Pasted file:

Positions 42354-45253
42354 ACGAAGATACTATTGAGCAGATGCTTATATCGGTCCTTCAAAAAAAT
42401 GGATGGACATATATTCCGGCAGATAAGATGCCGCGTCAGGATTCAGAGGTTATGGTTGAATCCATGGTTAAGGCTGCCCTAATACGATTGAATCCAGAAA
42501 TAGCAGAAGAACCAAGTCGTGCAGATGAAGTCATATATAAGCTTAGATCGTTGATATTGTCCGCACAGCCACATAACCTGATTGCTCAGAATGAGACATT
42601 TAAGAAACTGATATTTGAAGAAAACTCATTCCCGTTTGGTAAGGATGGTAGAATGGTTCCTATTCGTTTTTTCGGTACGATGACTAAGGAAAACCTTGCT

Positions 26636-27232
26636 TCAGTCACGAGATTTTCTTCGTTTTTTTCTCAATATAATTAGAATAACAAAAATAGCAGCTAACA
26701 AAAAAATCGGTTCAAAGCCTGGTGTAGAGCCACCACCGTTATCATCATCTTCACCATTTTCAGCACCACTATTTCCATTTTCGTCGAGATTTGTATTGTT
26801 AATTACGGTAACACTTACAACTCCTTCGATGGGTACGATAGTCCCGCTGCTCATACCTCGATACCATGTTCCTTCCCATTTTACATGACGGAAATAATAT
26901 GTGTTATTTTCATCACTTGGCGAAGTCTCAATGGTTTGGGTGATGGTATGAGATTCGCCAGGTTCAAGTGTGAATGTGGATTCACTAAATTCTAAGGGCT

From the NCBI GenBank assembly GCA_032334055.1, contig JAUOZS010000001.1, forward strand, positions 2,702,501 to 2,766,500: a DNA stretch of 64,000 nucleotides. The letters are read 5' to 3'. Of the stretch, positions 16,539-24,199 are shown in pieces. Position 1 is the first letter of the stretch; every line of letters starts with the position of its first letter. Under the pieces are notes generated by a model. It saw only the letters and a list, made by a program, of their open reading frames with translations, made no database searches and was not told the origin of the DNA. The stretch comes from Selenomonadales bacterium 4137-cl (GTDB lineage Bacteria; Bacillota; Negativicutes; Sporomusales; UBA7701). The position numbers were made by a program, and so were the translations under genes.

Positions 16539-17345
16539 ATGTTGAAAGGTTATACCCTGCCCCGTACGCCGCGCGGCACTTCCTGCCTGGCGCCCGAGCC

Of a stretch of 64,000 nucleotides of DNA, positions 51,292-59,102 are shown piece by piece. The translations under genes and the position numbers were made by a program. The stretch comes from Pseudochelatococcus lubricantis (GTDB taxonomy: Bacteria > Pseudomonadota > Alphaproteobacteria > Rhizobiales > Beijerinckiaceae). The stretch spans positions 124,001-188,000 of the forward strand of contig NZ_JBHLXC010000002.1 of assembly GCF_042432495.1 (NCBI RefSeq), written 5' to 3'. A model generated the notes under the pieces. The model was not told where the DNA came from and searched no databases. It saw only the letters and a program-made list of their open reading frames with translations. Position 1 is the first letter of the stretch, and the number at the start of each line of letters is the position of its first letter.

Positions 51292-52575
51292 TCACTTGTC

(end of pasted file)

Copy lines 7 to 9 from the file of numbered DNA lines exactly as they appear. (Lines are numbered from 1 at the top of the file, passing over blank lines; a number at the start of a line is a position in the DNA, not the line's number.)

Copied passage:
26636 TCAGTCACGAGATTTTCTTCGTTTTTTTCTCAATATAATTAGAATAACAAAAATAGCAGCTAACA
26701 AAAAAATCGGTTCAAAGCCTGGTGTAGAGCCACCACCGTTATCATCATCTTCACCATTTTCAGCACCACTATTTCCATTTTCGTCGAGATTTGTATTGTT
26801 AATTACGGTAACACTTACAACTCCTTCGATGGGTACGATAGTCCCGCTGCTCATACCTCGATACCATGTTCCTTCCCATTTTACATGACGGAAATAATAT